Pandora and the Flying Dutchman is indeed a terrific example of a Technicolor film, though not crafted in the bright, bold hues seen in, say, The Wizard of Oz or Singin’ in the Rain. Instead, it’s a muted, dreamy palette, decidedly romantic, an ideal choice to suit the Mediterranean locale and the lush, richly designed villas where much of the action takes place. But the exteriors are equally considered, from Pandora’s first evening swim out to Mason’s sailboat to a climactic speed race featuring a sleek silver car on the beach. “There’s rarely a shot that doesn't have something interesting and often surprising to look at,” Lanza says. “It is also a study in what can and can't be done during an analog photochemical restoration, vs. a restoration done in the digital realm.”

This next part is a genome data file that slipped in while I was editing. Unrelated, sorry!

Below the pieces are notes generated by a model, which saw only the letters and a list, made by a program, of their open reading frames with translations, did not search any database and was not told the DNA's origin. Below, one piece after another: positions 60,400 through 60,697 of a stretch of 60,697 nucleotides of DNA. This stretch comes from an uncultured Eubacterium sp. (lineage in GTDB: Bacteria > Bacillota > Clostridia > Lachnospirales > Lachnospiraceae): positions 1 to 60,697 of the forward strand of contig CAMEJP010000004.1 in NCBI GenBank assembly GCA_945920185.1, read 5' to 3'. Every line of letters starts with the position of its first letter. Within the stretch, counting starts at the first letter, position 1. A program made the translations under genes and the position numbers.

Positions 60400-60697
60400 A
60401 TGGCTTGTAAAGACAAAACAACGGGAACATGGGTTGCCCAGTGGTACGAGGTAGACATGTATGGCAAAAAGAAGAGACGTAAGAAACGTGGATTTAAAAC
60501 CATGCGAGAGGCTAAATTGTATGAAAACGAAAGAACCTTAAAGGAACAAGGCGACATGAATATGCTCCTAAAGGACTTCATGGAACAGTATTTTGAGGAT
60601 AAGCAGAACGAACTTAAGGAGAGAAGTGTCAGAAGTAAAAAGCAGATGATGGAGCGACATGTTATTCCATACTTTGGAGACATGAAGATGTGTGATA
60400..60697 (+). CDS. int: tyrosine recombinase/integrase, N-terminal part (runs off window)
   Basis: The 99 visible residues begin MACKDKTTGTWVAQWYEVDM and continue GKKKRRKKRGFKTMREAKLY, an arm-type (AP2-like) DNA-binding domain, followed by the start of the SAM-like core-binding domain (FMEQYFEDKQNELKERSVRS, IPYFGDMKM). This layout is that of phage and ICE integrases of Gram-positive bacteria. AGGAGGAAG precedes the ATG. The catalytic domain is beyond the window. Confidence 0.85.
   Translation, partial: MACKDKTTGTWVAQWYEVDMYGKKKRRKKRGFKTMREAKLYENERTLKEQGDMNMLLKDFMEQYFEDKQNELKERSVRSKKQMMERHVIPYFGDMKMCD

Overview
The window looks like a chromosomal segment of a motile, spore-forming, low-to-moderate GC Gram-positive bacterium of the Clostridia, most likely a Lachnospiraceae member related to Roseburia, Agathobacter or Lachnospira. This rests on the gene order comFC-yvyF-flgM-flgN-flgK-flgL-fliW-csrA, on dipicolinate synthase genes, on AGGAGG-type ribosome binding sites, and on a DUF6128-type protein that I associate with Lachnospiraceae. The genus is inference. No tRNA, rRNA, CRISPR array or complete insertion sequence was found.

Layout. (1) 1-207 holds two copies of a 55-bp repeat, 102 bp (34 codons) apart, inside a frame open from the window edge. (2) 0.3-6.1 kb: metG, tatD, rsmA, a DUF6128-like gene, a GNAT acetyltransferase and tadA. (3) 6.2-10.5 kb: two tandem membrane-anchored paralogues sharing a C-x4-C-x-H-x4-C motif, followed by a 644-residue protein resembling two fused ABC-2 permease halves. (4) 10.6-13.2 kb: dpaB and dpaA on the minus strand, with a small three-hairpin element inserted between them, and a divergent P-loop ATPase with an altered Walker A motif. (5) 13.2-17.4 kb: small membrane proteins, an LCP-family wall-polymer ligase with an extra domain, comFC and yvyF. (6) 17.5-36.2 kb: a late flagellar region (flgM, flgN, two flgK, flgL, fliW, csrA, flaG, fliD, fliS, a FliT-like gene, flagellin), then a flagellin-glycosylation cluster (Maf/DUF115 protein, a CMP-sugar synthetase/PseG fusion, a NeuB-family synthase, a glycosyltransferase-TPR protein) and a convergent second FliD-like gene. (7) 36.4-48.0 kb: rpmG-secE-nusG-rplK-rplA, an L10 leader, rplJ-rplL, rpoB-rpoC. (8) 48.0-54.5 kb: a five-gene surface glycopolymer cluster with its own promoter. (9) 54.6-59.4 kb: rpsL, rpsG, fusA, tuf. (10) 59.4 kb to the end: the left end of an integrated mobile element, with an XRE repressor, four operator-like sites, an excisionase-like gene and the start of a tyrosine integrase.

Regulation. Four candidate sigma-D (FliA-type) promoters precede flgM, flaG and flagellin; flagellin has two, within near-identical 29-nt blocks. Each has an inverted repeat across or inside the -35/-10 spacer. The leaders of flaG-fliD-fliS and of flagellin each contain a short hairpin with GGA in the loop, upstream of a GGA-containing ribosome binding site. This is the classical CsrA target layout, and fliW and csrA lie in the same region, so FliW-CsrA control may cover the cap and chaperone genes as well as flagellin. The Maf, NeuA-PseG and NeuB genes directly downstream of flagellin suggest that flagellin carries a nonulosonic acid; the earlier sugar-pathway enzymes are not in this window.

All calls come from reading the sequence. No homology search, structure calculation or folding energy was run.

The film already had undergone a photochemical restoration in 2008 — a joint effort of The Film Foundation, the Rome Film Festival, the Franco-American Cultural Fund, and the Rochester, New York-based George Eastman House (now the George Eastman Museum) — but Lanza points out that the work was never considered complete. “The limitations of working photochemically, especially when it came to cleaning up dirt and scratches and to getting the color right, meant that the restoration wasn't wholly satisfying,” notes Lanza, who was part of the team on that initial project. “Cinematographer Jack Cardiff was a master of color and light, which often become almost a character themselves in the films he shot, like The Red Shoes and Black Narcisssus. As Scorsese has mentioned, Cardiff's love of painting as an art form informs what he was able to create with the camera. He was exceptional working with the Technicolor process in particular, so we definitely wanted to honor that.”